• if there was an enforceable government direction requiring the business to close (which means there is no work at all for the employees to do, even from another location)
• if a large proportion of the workforce was required to self-quarantine with the result that the remaining employees/workforce cannot usefully be employed
• if there was a stoppage of work due to lack of supply for which the employer could not be held responsible.
This is not an exhaustive list.
Enterprise agreements and employment contracts can have different or extra rules about when an employer can stand down an employee without pay, for example, a requirement to notify or consult. Employers should consider whether their obligations are impacted by any applicable enterprise agreement, award, employees’ employment contracts or workplace policies.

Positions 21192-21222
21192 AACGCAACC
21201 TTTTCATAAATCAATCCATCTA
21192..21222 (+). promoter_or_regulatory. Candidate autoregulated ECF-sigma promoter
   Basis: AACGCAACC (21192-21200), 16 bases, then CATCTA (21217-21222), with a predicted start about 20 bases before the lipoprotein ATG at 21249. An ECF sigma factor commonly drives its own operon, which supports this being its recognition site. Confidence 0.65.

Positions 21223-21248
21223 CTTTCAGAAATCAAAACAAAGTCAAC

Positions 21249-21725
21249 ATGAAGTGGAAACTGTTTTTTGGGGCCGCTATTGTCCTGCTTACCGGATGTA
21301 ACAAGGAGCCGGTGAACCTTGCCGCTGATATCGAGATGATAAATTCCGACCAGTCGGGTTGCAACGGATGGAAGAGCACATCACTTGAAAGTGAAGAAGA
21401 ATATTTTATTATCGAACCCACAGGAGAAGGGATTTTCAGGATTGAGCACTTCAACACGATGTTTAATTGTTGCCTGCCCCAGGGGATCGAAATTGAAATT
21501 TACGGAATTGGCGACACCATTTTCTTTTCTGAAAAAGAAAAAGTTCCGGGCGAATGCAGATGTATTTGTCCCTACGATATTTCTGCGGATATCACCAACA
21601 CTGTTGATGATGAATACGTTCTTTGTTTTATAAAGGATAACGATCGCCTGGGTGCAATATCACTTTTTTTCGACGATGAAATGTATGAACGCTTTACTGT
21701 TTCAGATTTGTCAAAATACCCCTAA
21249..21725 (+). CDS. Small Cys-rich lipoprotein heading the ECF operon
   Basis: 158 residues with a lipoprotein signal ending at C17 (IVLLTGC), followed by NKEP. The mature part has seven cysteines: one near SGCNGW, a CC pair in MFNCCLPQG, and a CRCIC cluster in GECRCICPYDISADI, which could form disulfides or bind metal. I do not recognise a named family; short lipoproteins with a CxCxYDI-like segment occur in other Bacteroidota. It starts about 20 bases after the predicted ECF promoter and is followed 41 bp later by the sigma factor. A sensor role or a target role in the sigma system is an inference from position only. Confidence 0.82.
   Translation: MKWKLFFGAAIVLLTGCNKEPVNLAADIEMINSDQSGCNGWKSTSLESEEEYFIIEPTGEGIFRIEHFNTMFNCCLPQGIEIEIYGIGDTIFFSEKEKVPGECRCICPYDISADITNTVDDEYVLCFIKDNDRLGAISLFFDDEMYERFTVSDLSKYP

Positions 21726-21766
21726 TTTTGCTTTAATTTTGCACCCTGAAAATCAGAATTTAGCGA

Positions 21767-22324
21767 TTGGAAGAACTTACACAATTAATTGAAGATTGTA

For more information, see the FairWork Ombudsman’s coronavirus advice.
Industry-specific
The hospitality award has been altered to meet employer needs for flexibility in current circumstances and market conditions. There are two main areas where your role as a worker in the hospitality industry may change: number of hours and type of work. For permanent full-time staff, hours can be reduced to between 22.8 and 38 ordinary hours each week. For permanent part-time staff, guaranteed hours can be reduced by between 60% and 100% per week or over the roster cycle. Your employer must discuss these changes with you and provide as much notice as possible.